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Louisiana Department of Health & Hospitals | Kathy Kliebert, Secretary

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Statewide Initiatives



211 - Get Connected. Get Answers.

Learn About Food Safety

The Center for Disease Control (CDC) has currently reported that more than 200 known diseases are transmitted through food. The causes of foodborne illness include viruses, bacteria, parasites, toxins, metals, and prions, and the symptoms of foodborne illness range from mild gastroenteritis to life-threatening neurologic, hepatic, and renal syndromes. In the United States, foodborne diseases have been estimated to cause 6 million to 81 million illnesses and up to 9,000 deaths each year. However, ongoing changes in the food supply, the identification of new foodborne diseases, and the availability of new surveillance data have made these figures obsolete. New, more accurate estimates are needed to guide prevention efforts and assess the effectiveness of food safety regulations. For more information visit www.cdc.gov.

The Louisiana Department of Health and Hospitals, Office of Public Health relies on the United States Food and Drug Administration (USFDA) recommendations to identify eight (8) critical categories that directly contribute to foodborne illnesses and nine (9) non critical categories that can indirectly contribute to foodborne illnesses. These categories are noted during inspections by Sanitarians statewide.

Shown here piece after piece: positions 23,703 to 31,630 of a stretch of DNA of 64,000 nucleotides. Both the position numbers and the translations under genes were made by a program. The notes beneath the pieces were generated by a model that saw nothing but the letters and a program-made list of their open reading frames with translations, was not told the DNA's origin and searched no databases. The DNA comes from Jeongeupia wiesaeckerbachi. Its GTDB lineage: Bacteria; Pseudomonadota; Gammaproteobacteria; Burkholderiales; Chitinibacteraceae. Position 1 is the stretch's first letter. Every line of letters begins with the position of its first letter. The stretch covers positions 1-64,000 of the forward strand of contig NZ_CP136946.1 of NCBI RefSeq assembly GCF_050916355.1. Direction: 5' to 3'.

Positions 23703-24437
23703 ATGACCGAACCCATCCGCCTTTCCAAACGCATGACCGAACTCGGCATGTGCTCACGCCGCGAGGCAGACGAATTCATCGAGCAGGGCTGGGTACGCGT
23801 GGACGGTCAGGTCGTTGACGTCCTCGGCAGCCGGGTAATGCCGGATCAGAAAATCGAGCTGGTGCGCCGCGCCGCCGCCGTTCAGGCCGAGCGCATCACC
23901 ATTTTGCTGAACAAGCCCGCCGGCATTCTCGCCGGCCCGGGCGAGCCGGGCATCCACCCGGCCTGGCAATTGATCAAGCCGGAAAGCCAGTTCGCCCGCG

EIGHT CRITICAL VIOLATIONS

  1. Food - Condition, Source, Labeling
  2. Food - Time/Temperature
  3. Personnel - Employee Health, Practices
  4. Cross Contamination
  5. Food contact Equipment/Utensils Construction and Sanitization
  6. Toxic Chemicals
  7. Water/Sewage
  8. Insects/Rodents/Animals

NINE NON CRITICAL VIOLATIONS

  1. Labeling
  2. Food Protection
  3. Utensils/Equipment/Single Service
  4. Personnel, Clothes Hair Restraints
  5. Toilets/Handwash facilities
  6. Garbage/Refuse
  7. Structural/Design/Maintenance/Plumbing
  8. Permits/Plans/Food Safety Certificate
  9. Miscellaneous (linen, wiping cloths, maintenance equipment, laundry facilities, water pressure). 


CLEAN: Wash hands and surfaces often

Wash your hands with warm, soapy water for 20 seconds before and after handling food. Wash your cutting boards, dishes, etc., with hot, soapy water after preparing each food item. Rinse all fresh fruits and vegetables under running tap water. There is no need to wash or rinse meat or poultry.  LEARN MORE >>

SEPARATE: Don't cross-contaminate
Separate raw, cooked, and ready-to-eat foods while shopping, preparing, or storing. Never place cooked food on a plate which previously held raw meat, poultry, or seafood. LEARN MORE >>

COOK: Cook food to safe internal temperatures
Use a food thermometer to be sure!  LEARN MORE >>

CHILL: Refrigerate food promptly
Refrigerate or freeze perishables, prepared foods, and leftovers within 2 hours or sooner.  LEARN MORE >>